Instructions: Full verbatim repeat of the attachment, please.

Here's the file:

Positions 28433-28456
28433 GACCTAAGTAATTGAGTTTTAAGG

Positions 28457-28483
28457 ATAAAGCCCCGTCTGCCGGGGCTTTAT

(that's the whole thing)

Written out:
Positions 28433-28456
28433 GACCTAAGTAATTGAGTTTTAAGG

Positions 28457-28483
28457 ATAAAGCCCCGTCTGCCGGGGCTTTAT